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Payment Protection Insurance (PPI) was mis-sold to millions of people that took on financial products over the last ten years; but there’s a huge pool of money waiting to be reclaimed, and the sooner the better.
There’s currently no time limit on claims, it’s just that companies only have an obligation to keep your paperwork for six years so after that you would need to have a paperwork trail to prove how much you paid. However, the Financial Conduct Authority (FCA) is planning to change that system; introducing a two year deadline for staking a claim.
This is following pressure from banks and considerable publicity of PPI refunds in recent years to let people know they could be eligible to claim. The FCA also notes it has fined a number of banks and lenders for not efficiently handling PPI mis-selling complaints. It is hoped the deadline will encourage more people to apply direclty to lenders for refunds instead of using third part claims agents, and generally clean up the claims process.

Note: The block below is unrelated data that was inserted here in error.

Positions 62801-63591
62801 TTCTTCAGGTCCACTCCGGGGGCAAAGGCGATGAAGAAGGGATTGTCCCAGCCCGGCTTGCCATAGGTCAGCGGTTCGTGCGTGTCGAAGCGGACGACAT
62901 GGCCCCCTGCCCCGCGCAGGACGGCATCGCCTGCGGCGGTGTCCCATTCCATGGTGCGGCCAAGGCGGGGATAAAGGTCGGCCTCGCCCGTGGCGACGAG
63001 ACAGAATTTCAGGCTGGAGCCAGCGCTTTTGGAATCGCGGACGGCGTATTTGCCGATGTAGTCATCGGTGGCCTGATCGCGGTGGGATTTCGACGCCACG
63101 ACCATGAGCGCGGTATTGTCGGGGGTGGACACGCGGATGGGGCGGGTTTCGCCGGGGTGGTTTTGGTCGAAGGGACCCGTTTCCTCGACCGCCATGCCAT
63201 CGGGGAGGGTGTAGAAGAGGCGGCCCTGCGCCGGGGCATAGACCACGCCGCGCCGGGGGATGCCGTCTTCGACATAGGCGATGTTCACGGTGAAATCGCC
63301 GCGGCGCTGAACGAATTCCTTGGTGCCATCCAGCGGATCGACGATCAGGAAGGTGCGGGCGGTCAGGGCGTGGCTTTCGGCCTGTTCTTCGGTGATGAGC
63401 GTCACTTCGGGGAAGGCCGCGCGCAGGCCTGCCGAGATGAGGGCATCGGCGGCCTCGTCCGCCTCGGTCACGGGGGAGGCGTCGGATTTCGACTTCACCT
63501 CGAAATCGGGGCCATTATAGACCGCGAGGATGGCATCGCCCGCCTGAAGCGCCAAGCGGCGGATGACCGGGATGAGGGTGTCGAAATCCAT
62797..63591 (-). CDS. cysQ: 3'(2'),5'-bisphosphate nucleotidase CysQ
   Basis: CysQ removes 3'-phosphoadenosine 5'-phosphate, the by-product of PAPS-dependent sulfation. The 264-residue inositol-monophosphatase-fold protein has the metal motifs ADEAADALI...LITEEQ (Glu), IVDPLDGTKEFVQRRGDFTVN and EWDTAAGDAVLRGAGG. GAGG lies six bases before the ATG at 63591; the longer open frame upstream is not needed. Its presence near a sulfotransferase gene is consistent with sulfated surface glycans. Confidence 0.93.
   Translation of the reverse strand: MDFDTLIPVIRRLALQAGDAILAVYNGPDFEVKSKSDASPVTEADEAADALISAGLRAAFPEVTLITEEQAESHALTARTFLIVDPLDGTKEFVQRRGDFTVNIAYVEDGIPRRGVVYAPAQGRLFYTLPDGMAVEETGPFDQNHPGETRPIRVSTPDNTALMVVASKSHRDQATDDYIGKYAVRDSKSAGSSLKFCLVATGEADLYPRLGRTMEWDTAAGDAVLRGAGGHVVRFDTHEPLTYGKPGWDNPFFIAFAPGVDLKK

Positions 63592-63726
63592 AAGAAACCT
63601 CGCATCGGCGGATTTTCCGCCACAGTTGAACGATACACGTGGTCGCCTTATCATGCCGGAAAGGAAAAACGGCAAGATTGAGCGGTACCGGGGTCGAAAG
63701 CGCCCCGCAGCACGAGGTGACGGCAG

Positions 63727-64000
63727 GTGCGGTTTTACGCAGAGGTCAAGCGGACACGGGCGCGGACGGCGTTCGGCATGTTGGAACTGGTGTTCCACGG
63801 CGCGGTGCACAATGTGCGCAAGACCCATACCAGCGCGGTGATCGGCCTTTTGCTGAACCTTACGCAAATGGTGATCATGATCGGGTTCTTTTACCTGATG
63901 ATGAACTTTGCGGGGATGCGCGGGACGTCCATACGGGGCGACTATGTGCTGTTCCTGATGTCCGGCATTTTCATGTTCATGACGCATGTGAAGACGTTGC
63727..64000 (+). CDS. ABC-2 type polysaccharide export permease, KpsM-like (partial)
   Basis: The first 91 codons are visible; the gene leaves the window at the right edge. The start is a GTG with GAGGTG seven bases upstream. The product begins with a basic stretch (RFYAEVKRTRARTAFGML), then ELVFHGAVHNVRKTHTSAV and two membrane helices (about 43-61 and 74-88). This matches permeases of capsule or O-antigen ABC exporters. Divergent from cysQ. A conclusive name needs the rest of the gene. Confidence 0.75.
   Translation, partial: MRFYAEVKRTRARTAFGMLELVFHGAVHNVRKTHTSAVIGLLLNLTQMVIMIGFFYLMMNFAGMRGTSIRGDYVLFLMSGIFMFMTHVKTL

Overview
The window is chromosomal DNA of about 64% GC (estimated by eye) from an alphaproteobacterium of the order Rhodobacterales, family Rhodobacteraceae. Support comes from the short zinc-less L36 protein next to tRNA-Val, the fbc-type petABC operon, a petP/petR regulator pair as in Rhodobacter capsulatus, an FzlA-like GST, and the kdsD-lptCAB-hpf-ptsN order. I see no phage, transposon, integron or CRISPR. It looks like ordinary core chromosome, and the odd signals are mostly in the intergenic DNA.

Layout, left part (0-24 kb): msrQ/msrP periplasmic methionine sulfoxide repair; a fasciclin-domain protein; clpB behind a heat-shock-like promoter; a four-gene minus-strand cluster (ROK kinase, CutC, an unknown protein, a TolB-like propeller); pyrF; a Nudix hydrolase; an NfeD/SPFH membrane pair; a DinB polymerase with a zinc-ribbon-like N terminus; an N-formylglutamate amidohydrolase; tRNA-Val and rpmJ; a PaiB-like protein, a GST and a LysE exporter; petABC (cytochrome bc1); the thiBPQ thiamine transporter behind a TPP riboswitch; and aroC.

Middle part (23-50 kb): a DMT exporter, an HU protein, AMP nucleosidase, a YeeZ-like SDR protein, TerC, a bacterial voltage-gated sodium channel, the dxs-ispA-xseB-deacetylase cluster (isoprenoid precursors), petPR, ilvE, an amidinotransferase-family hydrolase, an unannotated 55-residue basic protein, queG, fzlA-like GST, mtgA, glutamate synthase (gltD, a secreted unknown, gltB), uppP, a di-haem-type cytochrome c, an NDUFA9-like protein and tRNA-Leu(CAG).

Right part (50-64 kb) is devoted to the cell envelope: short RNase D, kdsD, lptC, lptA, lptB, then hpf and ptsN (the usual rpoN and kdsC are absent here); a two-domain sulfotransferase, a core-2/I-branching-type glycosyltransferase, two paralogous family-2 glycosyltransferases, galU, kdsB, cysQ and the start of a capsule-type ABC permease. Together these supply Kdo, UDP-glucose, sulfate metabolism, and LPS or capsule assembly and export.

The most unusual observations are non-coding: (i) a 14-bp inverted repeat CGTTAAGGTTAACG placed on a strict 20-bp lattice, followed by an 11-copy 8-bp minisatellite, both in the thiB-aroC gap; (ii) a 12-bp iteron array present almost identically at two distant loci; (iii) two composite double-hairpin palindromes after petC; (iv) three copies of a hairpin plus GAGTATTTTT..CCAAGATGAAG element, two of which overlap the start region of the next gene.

The two year timer would come into play once the rules are in place, meaning consumers would have until at least 2018 to complain about PPI products the think they were mis-sold. As part of the update to the guidelines some customers would also be able to claim for commission they were charged when mis-sold PPI, but only if it was above 50%.
However, the suggestion of this limit has brought cries of complaint from consumer organisations who believe that this sets little advantage in banks paying out on legitimate claims quickly and could lead to a rise in nuisance calls from banks hawking for business from potential victims of PPI mis-selling. It is also suggested that putting the ball in the court of the consumer to claim quickly, when they may not know they have the right to claim is not effective consumer protection.
Under the current system around a third of PPI claims are being handled by claims management companies, who charge a fee for their services. And at the same time, around two-thirds of all complaints to the Financial Ombudsman are about PPI. It seems clear that the currently process isn’t very fair or consumer-friendly. As such, leading organisation Which is calling for simpler claiming processes; tighter regulation on claims management companies and more information on how many claims have been successful so far.
The announcement from FCA is good for the banking industry who have been feeling the pain of PPI refunds for many years; and there was a small increase in banking stocks as a result. A consultation paper on the suggested changes will be published before the end of the year to gather feedback from the banks and lenders involved.